There are buzz words in every industry, and agriculture is certainly no different. In the past, terms such as “local”, “organic”, and “grass-fed” caused such a diverse response among agricultural producers and consumers the USDA was forced to intervene with an official (and regulated) definition. However, as we progress into 2014, there is nothing generating more agricultural buzz than the word “sustainable”.
Food giant McDonald’s brought this term to the forefront earlier this year when McDonald’s announced their aim to purchase verified sustainable beef starting in 2016. Immediately, the agricultural community began questioning what this means and examining how the process will unfold. However, prior to this announcement, McDonald’s had already begun defining this term through a partnership with other beef industry leaders with the creation of The Global Roundtable for Sustainable Beef (GRSB). My husband and I currently represent Harris-Robinette Beef as producer members of this organization.
As we work within this committee to define sustainable beef, it was important that Patrick and I examine the word and its meaning…not only for the world, but also for North Carolina.
- Merriam-Webster defines sustainable as “able to be used without being completely used up or destroyed” and “able to last or continue for a long time”.
- Industry publication Beef Magazine expounds on this and refers to sustainable as “not only the preservation of the environment but also the continuation of U.S. beef production as a profitable and enduring entity. That means not only working to sustain environmental and animal resources but using concepts and practices that will allow U.S. beef production to grow in size and scope, thus offering a future for new generations in production agriculture.”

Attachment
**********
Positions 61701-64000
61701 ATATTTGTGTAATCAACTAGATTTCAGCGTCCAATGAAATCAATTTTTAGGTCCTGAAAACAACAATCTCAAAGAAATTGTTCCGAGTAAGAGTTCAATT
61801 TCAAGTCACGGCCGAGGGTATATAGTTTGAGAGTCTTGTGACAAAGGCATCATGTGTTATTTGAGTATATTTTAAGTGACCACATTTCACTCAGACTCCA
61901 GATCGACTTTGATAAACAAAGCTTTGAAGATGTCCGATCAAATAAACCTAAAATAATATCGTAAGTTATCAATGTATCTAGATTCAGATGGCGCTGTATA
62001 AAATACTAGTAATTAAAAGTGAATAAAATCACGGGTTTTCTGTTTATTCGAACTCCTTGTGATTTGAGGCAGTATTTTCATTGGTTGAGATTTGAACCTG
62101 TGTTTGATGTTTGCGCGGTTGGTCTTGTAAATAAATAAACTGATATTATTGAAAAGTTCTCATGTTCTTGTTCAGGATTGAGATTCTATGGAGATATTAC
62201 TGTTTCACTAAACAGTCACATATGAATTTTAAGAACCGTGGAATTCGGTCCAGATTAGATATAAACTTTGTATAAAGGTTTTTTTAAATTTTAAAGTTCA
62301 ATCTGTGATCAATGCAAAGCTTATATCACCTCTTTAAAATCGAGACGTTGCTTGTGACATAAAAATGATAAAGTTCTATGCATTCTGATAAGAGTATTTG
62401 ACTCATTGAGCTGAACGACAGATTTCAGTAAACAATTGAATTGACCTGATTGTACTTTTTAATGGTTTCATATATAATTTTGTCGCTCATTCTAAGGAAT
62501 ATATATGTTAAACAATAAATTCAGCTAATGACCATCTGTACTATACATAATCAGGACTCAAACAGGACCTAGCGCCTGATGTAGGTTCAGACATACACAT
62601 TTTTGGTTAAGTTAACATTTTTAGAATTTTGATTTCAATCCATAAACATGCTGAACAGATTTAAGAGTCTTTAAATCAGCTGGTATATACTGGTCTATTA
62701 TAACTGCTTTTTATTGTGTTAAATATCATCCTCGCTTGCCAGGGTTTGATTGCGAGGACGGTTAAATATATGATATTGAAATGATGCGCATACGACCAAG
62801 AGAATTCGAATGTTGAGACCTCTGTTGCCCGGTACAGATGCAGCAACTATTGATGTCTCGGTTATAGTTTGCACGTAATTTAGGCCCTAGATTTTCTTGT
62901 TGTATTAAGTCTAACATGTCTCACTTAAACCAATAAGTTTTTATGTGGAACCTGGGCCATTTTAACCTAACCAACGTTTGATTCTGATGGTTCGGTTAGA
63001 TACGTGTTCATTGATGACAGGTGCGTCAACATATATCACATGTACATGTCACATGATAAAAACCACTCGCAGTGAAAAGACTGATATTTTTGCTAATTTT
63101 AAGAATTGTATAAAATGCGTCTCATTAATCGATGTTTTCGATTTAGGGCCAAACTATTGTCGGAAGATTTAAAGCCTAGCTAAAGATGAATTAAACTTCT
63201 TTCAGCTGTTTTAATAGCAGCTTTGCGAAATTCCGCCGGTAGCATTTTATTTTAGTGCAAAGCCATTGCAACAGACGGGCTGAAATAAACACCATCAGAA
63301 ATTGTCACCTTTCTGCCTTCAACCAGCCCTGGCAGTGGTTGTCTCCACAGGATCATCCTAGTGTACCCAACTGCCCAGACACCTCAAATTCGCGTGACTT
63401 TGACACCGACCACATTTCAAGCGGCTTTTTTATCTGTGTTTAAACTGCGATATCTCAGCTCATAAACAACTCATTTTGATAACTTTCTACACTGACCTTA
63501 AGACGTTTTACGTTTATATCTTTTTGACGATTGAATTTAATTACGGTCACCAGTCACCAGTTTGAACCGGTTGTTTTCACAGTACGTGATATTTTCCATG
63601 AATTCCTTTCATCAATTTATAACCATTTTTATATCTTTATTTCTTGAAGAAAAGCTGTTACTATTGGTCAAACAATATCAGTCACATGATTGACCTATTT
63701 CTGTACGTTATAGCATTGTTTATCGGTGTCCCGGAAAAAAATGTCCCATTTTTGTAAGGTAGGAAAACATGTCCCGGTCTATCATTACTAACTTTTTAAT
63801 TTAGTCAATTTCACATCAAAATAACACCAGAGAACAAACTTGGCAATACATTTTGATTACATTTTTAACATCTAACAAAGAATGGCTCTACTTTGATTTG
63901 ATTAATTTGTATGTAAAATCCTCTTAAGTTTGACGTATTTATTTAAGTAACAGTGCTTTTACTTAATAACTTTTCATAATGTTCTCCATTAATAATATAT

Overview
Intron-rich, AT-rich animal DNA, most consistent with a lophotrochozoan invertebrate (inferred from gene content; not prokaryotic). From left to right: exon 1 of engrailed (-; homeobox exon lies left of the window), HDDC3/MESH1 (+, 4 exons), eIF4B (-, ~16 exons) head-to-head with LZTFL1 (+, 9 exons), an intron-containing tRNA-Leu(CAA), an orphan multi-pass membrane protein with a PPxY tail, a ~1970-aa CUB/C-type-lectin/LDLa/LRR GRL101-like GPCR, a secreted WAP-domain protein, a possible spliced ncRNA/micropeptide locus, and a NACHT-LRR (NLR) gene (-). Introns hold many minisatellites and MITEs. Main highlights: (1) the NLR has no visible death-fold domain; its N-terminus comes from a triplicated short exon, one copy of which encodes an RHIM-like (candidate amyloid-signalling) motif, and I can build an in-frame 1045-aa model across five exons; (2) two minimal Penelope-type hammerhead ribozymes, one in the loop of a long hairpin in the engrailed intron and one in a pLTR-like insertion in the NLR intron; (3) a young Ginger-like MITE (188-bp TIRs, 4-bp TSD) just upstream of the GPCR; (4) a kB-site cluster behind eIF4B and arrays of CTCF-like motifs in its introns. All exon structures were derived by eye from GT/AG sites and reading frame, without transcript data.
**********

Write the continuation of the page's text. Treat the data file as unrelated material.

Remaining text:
- The GRSB’s recently released Draft Principles and Criteria defines sustainable beef as a socially responsible, environmentally sound and economically viable product that prioritizes Planet (relevant principles: Natural Resources, Efficiency & Innovation, People and the Community); People (relevant principles: People and the Community and Food); Animals (relevant principle: Animal health and welfare); and Progress (relevant principles: Natural Resources, People and the Community, Animal health and welfare, Food, Efficiency and Innovation).
In all of our research and conversations, it became obvious that any definition applied to beef sustainability must encompass a lasting approach and return for the producer, the animal, and the environment. While this may sound over-simplistic, even industry leaders like Tyson and JBS can admit that in many ways “sustainable beef” directly contrasts previously-held beef production standards and practices. In order for McDonald’s to meet their purchasing goals by 2016, producers, processors, and distributors will have to examine and amend the way they conduct business.
As the world struggles to respond to these changes, my family has been working to achieve farm sustainability since our inception. In 2002, my husband Patrick and my father Larry Harris were awarded a $10,000 RAFI cost-share grant to start a grass-fed beef operation. This money served as the catalyst for our current herd and to this day remains the only grant funding my family has received, supporting our belief that any business that defines itself as sustainable must do so without the continuous use of grant or government dollars (We will talk more about this in a later blog!). In addition to being financially sustainable, my family also realizes that beef sustainability must incorporate value to the entire carcass. Slaughtering for steaks and ground alone is simply not cost-effective without a market for the brisket, short ribs, and other primal cuts. Early in our business, my family established partnerships with several food service companies and restaurants who shared our commitment for whole-carcass usage. Through honest dialogues and joint collaboration, Harris-Robinette Beef has grown to include other producer families, investment into a slaughter and processing facility (Micro Summit Processors), and distribution through US Foods.
While the verdict is still undecided as to how the beef industry will define sustainability, Harris-Robinette Beef has embraced the hashtag “#SustainbleBeef” knowing that our family is doing our part to provide consumers with an affordable, environmentally sound, high quality, nutritious beef to best serve the interest of our farmers and to preserve agriculture in a sustainable fashion for the good of our land, our families, and our society.